Is Chemotherapy Associated with Improved Overall Survival in Patients with Dedifferentiated Chondrosarcoma? A SEER Database Analysis

Lee D. Cranmer*, Bonny Chau, Jose G. Mantilla, Elizabeth T. Loggers, Seth M. Pollack, Teresa S. Kim, Edward Y. Kim, Gabrielle M. Kane, Matthew J. Thompson, Jared L. Harwood, Michael J. Wagner

*Corresponding author for this work

Research output: Contribution to journalArticlepeer-review

3 Scopus citations

Abstract

BackgroundDedifferentiated chondrosarcoma is a chondrosarcoma subtype associated with high rates of recurrence and a poor prognosis. Others have proposed treatment of dedifferentiated chondrosarcoma using osteosarcoma protocols, including perioperative chemotherapy. However, the rarity of this condition poses difficulties in undertaking single- institution studies of sufficient sample size.Question/purposeIs perioperative chemotherapy associated with improved overall survival in patients with dedifferentiated chondrosarcoma?MethodsWe queried the Surveillance, Epidemiology, and End Results (SEER) 1973 to 2016 database for patients with a diagnosis of dedifferentiated chondrosarcoma (n = 308). As dedifferentiated chondrosarcoma was only classified as a distinct entity in SEER starting in 2000, only patients treated in 2000 and later were included. We excluded from our analyses those patients with distant disease at diagnosis, a primary site of disease other than bone or joints, and those who did not receive cancer-directed surgery. These criteria yielded 185 dedifferentiated chondrosarcoma patients for inclusion. We used Kaplan-Meier analyses and Cox proportional hazards models to assess the association of clinical, demographic, and treatment characteristics on overall survival (OS).ResultsAfter controlling for confounding variables, including age, sex, tumor size, stage, grade, location, and radiation treatment status, and after adjusting for missing data, no overall survival benefit was associated with receipt of chemotherapy in patients with dedifferentiated chondrosarcoma (hazard ratio 0.75 [95% confidence interval 0.49 to 1.12]; p = 0.16).ConclusionChemotherapy treatment of dedifferentiated chondrosarcoma was not associated with improved OS. These results must be viewed cautiously, given the limited granularity of information on chemotherapy treatment, the concerns regarding chemotherapy misclassification in SEER data, and the small sample of patients with dedifferentiated chondrosarcoma, all of which limit the power to detect a difference. Our findings are nevertheless consistent with those of prior reports in which no benefit of chemotherapy could be detected. Lack of clear benefit from perioperative chemotherapy in dedifferentiated chondrosarcoma argues that it should be used only after careful consideration, and ideally in the context of a clinical trial.Level of EvidenceLevel III, therapeutic study.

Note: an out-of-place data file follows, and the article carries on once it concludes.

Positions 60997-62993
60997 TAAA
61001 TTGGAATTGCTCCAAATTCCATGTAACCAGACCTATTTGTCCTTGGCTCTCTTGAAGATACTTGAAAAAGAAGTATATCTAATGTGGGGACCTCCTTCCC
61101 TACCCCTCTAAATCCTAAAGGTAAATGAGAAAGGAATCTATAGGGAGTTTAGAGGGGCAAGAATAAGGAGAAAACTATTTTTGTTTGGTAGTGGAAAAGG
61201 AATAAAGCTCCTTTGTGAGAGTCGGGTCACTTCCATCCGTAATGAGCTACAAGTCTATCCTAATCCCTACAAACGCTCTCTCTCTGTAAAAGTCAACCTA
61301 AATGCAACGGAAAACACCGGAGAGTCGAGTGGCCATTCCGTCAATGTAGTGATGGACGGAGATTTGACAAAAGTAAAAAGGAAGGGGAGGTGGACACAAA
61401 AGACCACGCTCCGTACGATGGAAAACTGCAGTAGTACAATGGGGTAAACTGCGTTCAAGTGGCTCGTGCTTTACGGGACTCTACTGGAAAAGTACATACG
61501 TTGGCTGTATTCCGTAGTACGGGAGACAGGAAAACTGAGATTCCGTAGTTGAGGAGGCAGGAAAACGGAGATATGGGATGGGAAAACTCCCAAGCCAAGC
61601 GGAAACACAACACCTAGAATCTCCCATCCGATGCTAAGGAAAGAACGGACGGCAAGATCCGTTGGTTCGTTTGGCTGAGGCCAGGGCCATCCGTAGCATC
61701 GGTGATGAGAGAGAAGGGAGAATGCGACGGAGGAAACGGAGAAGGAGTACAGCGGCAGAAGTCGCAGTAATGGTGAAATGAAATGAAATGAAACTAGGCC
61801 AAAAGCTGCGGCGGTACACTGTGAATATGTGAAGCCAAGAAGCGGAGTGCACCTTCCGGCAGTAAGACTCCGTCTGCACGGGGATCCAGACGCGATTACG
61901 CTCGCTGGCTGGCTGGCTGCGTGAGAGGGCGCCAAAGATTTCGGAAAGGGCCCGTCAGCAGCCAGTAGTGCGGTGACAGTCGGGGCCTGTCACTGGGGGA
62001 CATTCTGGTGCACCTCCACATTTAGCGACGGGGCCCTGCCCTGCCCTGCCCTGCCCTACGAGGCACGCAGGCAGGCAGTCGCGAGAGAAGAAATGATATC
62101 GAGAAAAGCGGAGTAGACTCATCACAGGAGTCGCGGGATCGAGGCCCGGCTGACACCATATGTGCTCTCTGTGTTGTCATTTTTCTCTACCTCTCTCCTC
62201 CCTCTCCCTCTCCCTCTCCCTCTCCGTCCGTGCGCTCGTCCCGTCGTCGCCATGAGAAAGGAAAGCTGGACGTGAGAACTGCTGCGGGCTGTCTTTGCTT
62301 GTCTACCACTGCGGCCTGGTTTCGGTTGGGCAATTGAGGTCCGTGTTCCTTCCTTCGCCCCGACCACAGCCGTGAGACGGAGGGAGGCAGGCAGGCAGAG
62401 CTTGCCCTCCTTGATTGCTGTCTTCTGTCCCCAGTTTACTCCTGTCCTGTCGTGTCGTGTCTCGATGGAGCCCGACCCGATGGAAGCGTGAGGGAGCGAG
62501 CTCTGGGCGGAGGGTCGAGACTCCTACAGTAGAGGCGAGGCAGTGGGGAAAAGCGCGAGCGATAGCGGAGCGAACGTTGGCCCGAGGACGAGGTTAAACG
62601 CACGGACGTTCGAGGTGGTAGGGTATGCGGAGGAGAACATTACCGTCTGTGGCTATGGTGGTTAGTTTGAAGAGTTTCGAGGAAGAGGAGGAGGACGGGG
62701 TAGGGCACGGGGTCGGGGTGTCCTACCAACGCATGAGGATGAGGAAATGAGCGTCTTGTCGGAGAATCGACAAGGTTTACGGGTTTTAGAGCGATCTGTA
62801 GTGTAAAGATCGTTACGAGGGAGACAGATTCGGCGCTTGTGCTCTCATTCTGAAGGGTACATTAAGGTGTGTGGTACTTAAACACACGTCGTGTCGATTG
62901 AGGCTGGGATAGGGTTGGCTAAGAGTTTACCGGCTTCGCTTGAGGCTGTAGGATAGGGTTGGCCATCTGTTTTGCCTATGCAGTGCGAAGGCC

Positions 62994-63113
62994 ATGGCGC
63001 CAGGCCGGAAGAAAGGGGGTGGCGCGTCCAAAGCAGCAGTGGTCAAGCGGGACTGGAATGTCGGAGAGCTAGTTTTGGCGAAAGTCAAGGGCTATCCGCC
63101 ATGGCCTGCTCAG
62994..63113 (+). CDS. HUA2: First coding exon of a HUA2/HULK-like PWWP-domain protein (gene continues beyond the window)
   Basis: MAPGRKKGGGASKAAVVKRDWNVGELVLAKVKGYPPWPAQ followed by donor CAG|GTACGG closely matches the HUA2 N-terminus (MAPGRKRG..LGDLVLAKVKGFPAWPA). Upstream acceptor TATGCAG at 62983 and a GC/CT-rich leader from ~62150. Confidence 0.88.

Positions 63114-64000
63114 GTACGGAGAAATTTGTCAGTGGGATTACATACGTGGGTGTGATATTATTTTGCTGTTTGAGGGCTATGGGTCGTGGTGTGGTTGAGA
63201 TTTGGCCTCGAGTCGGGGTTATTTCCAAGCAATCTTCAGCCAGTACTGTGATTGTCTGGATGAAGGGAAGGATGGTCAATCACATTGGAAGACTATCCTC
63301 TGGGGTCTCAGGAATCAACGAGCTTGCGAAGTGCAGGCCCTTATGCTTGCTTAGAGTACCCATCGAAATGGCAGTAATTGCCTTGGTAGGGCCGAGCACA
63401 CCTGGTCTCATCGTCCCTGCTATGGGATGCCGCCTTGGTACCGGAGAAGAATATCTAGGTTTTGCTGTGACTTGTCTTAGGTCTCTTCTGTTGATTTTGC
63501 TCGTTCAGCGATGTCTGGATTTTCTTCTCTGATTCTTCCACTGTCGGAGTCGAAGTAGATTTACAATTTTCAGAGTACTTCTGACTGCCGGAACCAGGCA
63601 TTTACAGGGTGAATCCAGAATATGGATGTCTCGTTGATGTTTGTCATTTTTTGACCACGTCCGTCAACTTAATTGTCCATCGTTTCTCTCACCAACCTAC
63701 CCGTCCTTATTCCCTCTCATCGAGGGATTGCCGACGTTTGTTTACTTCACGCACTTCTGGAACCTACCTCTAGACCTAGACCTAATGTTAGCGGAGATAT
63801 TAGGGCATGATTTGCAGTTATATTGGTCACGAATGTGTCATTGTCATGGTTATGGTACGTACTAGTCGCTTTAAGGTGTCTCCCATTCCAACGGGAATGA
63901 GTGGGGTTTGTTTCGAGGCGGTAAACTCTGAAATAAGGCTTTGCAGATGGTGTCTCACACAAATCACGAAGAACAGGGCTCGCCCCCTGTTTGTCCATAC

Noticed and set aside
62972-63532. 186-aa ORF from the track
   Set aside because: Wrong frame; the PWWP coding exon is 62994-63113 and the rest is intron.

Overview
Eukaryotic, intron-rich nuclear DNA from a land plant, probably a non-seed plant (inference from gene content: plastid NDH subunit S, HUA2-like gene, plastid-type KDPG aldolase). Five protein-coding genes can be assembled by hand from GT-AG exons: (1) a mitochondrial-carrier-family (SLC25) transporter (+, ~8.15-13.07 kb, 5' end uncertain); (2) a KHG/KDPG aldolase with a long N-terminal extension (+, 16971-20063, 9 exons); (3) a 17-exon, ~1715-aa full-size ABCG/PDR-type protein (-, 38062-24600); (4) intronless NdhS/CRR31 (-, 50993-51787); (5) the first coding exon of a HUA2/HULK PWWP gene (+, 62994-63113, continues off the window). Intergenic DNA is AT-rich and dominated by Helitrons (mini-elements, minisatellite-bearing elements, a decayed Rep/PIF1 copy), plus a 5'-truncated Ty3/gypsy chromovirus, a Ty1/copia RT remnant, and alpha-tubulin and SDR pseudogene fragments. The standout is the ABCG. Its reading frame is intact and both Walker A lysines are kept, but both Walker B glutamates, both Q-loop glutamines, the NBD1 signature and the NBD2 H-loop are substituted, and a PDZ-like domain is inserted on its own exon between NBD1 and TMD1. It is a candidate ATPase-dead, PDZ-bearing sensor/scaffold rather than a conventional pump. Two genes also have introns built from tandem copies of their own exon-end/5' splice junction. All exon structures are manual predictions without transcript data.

Original languageEnglish (US)
Pages (from-to)748-758
Number of pages11
JournalClinical orthopaedics and related research
Volume480
Issue number4
DOIs
StatePublished - Apr 1 2022
Externally publishedYes

ASJC Scopus subject areas

  • Surgery
  • Orthopedics and Sports Medicine

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